Your business has agreed that some employees will become homeworkers and has provided laptops to assist them. What VAT issues must you consider with these laptops? John Craig discusses the implications.
If you provide your employees with a computer and there is no business use, the tax you pay to the supplier is not input tax and cannot be claimed. In such cases, you will capitalise the VAT-inclusive cost of the machine to your balance sheet.
Business use would include dealing with work related emails, the usage does not have to be job specific, e.g. producing a set of accounts or writing a project report.
Part private use
You might accept (and allow) that your employee will also use the computer for private use as well as for business. In such cases, an apportionment of input tax should be made at the time of purchase in order to reflect the likely split of business and private use. The method adopted is not prescribed in law and HMRC confirms that it should be “kept simple”.
Make sure you keep a written record of how you apportion your input tax in case it is queried by HMRC on a compliance visit. You can use any method of calculation as long as it is fair and reasonable.
If your business is partly exempt, then a further input tax restriction will be required if the computer is used partly or wholly for exempt activities. The private/business split is completely separate to partial exemption issues. The main difference is that the method of partial exemption calculation is prescribed in law, your business must adopt the standard method (based on taxable and exempt sales) unless you have agreed a special method in writing with HMRC.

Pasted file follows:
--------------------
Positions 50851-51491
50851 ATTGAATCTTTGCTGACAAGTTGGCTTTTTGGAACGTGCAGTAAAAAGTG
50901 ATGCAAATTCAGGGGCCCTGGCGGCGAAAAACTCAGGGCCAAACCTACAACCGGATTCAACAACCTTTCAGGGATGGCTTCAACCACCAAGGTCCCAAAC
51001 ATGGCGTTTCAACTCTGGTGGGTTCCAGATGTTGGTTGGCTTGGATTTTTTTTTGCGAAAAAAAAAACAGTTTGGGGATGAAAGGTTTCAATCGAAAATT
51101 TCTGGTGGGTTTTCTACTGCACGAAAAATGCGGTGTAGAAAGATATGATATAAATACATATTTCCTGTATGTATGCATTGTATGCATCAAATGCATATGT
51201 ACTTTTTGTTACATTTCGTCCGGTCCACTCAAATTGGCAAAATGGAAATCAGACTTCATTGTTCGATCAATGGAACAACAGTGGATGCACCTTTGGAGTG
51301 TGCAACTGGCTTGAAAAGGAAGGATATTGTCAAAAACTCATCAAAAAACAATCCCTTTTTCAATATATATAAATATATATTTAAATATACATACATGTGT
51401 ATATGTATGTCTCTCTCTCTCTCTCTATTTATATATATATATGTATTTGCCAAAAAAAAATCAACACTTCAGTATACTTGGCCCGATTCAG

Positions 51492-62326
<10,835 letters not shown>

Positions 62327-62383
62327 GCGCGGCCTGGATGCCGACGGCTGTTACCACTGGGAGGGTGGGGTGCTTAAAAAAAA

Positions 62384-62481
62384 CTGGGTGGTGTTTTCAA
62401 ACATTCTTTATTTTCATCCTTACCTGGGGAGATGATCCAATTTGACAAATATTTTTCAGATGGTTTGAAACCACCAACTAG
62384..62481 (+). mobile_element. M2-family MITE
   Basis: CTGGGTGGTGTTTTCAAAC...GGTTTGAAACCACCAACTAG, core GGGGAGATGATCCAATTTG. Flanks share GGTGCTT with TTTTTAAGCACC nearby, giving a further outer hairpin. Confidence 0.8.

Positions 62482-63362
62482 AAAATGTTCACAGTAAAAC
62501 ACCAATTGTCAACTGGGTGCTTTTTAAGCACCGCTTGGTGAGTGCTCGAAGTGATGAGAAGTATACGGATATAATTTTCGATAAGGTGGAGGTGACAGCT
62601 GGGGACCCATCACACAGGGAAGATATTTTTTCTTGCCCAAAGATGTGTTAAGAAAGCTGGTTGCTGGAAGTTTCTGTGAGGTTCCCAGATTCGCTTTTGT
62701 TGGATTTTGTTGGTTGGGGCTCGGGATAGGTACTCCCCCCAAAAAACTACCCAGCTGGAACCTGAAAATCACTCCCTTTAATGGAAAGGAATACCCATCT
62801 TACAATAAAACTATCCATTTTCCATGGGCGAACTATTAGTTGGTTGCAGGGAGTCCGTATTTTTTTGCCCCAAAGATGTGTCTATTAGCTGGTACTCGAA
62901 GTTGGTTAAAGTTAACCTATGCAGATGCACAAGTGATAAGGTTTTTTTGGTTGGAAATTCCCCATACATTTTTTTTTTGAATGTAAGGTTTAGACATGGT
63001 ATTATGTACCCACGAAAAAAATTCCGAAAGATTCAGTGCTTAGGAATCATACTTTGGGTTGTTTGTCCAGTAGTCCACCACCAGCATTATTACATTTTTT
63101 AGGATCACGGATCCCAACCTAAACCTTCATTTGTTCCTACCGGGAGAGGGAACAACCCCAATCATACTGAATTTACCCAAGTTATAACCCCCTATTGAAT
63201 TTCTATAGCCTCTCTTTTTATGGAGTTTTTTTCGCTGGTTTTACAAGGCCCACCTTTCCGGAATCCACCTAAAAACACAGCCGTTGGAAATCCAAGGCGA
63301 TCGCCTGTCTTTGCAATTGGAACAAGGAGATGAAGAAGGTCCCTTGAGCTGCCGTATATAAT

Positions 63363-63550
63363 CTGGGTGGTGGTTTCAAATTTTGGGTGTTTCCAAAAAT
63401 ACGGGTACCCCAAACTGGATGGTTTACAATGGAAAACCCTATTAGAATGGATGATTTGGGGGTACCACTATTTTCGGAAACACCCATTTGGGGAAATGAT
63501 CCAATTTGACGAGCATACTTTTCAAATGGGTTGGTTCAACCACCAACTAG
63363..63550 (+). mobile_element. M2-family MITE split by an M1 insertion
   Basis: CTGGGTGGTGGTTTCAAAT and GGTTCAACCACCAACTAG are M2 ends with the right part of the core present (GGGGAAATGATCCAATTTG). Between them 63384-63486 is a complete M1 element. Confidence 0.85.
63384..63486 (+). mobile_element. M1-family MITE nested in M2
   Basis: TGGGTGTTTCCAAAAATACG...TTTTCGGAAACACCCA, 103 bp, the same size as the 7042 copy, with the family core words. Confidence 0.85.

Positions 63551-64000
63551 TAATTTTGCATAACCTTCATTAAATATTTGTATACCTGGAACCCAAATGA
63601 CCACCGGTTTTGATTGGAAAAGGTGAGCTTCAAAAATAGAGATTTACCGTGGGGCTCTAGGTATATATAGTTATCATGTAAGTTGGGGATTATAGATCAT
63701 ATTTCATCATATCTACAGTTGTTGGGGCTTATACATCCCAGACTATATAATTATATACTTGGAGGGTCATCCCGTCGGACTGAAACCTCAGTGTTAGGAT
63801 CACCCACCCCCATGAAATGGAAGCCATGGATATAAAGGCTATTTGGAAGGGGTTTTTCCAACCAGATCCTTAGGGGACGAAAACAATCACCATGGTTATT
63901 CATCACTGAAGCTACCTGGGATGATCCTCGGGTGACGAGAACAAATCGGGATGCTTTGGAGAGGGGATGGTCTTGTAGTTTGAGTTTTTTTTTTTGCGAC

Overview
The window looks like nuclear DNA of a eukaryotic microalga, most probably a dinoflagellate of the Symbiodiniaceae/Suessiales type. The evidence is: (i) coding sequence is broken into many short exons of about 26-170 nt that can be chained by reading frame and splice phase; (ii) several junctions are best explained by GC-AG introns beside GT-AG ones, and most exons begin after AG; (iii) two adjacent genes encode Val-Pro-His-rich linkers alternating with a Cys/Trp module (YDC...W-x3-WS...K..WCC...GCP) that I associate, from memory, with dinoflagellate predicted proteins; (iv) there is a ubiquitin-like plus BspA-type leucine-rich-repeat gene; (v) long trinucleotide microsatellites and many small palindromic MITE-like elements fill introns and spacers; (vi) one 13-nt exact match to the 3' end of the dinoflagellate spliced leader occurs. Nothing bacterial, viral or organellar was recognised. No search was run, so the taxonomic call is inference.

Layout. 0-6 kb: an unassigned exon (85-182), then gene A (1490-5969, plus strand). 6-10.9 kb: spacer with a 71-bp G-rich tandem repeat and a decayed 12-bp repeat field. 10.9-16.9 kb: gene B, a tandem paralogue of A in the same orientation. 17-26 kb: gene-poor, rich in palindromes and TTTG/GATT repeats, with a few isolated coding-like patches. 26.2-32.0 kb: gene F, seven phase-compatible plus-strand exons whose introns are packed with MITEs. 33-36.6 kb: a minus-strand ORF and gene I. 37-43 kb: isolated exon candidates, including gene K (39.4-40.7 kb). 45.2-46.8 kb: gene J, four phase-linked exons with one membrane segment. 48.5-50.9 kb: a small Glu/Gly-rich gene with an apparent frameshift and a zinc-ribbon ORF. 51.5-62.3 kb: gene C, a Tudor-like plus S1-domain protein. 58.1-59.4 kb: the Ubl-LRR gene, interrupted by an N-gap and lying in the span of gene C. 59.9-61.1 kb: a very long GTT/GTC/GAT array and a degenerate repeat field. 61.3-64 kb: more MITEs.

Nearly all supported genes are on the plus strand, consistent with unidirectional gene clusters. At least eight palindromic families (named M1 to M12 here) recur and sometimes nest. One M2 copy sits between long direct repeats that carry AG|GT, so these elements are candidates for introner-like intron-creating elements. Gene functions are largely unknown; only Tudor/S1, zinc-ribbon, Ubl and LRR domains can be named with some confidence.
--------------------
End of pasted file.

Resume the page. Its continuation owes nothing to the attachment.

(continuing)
If you make a charge to your employees for private use of their computers, perhaps through a salary deduction, then input tax can be fully claimed on the purchase of the machine. However, you must account for output tax on the salary deductions.
Don’t forget that salary deductions are VAT inclusive, i.e. output tax is 1/6 of the amount charged to the employee and not 20%.
It is possible that you will not know the percentage use of the computer between business and private when it is purchased, or which employee it will be allocated to within your business. In such cases, you can fully claim input tax (subject to the normal rules) but must account for output tax on each VAT return based on the private use in that period. This is known as the Lennartz mechanism and calculations are based on a five-year life of the asset, i.e. 20 VAT quarters.
Selling the computer
If you apportion input tax on the purchase of your computer between business and private use, you will only need to account for output tax on the business percentage when you sell the asset.
75% input tax was claimed on the purchase of a computer you are now selling for £1,000 plus VAT, then output tax of £150 will be charged to your customer, i.e. £1,000 x 20% x 75%.
Use a consistent method for apportioning input tax on computers that are partly used by your employees for private purposes. Consider whether it is better to use the Lennartz method and fully claim input tax when you buy the computer, accounting for output tax on private use when you complete each VAT return.